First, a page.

I think certain things that I would never have thought, would never imagine, ever having would be living with a panic button in my house that is directly tied to NYPD because of all the death threats that I have received.

What was the sort of pretense of those threats, or what were people upset about?

It was a whole bunch of things. It first started with the (Throggs Neck) rezoning, then it worked its way with the outdoor dining. That was another one. Because of me hosting an illegal smoke shop (town hall), that also got a couple from that. There was the Just Home project as well. It just felt like folks have a lot of anger.

When did it get to a level of needing to take that step of having a panic button?

I don’t know when, but it was a lot. There were a lot that I couldn’t discuss, because you’re afraid of copycats. I basically was told I could never walk alone. I had to stop going to public settings for a while. I got to a point where I was in conversations with the police commissioner where he said, at some point, if this continues or the severity gets even worse, we’re going to have to consider even trying to have a detail for you or more, because this is serious. On both sides, the NYPD side and council security, I really want to emphasize how amazing they all have been to make sure that not only me and my family are OK, but that my staff is OK. So that’s why the bill was introduced with Justin Brannan at this past stated (meeting), because it’s very important to talk about how we protect folks. And call it out, and being open about how our staff does have protection. And reminding them that they are not alone, and that they can talk about it.

Have you found that other council members have experienced this kind of harassment too?

Yeah, it’s sitting down with other council members that have faced similar situations, and understanding, beyond the bill, what can we do as electeds to support one another, and having those conversations. Unfortunately, these threats affect all party lines. It’s not just a (Democratic) thing, and it’s not a Republican thing.

Looking back on the election with a little distance, how do you feel about the results, and are there things that you would do differently?

Of course, I wrestled with the outcome of the election. But it’s also been one of the greatest learning experiences of my life. It made me surprised, but I did learn from it. And what I’ve learned is that having the full opportunity to tell people in my district how and why building hundreds of units for seniors, veterans was so important.

Do you see your support of the rezoning as a big factor working against you in the election? Is there anything that you would do differently in how that played out?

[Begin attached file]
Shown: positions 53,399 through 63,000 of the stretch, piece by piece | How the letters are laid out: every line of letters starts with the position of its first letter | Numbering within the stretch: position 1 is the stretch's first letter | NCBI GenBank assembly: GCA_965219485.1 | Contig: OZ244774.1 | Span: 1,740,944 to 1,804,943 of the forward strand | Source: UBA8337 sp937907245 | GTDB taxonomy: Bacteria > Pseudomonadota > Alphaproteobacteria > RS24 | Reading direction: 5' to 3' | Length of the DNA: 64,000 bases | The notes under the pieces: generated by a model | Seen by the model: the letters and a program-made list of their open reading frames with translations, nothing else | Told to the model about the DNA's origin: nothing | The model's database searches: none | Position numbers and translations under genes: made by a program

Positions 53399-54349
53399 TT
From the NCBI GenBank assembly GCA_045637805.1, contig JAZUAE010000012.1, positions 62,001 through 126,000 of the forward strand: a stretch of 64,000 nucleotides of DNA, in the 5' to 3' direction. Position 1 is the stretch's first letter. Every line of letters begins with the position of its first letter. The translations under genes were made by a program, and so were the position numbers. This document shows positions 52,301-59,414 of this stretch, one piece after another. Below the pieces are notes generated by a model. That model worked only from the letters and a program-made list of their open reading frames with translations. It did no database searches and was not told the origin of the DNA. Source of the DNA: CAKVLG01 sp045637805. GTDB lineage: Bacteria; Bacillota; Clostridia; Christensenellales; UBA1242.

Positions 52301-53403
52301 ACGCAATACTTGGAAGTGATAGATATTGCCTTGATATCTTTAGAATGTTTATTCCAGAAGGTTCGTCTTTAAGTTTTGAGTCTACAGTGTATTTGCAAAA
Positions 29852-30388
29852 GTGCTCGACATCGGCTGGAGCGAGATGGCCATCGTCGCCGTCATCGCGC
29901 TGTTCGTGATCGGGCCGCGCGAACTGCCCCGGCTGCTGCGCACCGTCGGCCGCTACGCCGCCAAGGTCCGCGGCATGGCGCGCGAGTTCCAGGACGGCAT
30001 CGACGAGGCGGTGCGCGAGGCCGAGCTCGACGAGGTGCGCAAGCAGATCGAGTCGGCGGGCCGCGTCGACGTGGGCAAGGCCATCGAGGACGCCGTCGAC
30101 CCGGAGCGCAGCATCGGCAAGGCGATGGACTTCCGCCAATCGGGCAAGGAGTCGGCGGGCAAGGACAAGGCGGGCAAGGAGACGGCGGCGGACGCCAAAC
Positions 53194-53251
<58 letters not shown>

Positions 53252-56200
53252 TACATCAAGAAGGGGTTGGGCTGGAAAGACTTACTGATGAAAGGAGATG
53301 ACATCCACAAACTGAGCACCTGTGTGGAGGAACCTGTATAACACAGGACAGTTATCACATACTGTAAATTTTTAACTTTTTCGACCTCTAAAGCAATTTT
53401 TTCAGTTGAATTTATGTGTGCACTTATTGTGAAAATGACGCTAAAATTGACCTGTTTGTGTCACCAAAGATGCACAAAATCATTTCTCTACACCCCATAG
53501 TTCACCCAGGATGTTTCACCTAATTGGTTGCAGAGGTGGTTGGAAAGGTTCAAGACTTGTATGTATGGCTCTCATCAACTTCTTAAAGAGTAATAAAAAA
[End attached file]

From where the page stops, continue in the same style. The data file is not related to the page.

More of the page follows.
I don’t regret the vote. I really don’t. And I don’t regret the housing that’s going to come here. It’s much-needed housing to the district in an area which is a commercial corridor. Initially, it was a vague concept, what was being proposed was this massive unit. And the proposal ended up being one three-story building, two five-story buildings and one eight-story building directed for our seniors with wraparound services and security. We’re talking about much-needed parking that would go directly to the development, not just an updated supermarket. We’re talking about transit studies to make sure that there are no effects that we haven’t looked at. It was a lot of conversation.

What do you plan to do next? Do you have plans to stay involved in politics or even run for office again?

I’ve been a district leader since forever, and I’ll continue to do that great work. At the end of the day, that is the fundamentals of organizing, it’s literally knocking on doors and hearing people out and seeing how we can be better Dems together. Workwise, it’s everybody’s favorite topic, and I’ve been blessed to have an opportunity to work with so many folks. So sitting down and listening to folks who are in government, to folks who have transitioned from politics to other areas.

So no news on a new gig yet?

I’ve had a lot of people approach me with some random guesses, and I’m like, “OK, no, but thank you.”

So there is no finalized new gig yet?

Nope, not yet.

At your last stated meeting, you didn’t vote with most of your fellow Democrats in favor of the How Many Stops Act, and you abstained on the solitary confinement ban. What was the reasoning behind those votes?

I support the intention of these bills, which is accountability and transparency. I get it. I don’t think that the bill was the best way to get to our goals. And I believe as a matter of policy, I just couldn’t support adding to police officers’ work that doesn’t address matters of safety concerns. There should be improved public safety, there should be protecting of civil rights, there should be a building of good relationships within the community. These are universal goals. I don’t believe that this bill (Intro. 586-A) does that.

And what was your reason for abstaining on the solitary confinement ban?

This was a difficult vote, it was a very difficult vote. Why? I’m the chair of (the Committee on) Consumer and Worker Protection. I think of the workers, all the workers, that are on Rikers Island. Rikers Island is violently overcrowded, it is unsafe, and there is a real crisis on Rikers Island. We need to make sure that all workers are protected, and at the same time, that those who are incarcerated are being treated humanely. There needs to be a balance, and so that is why I abstained.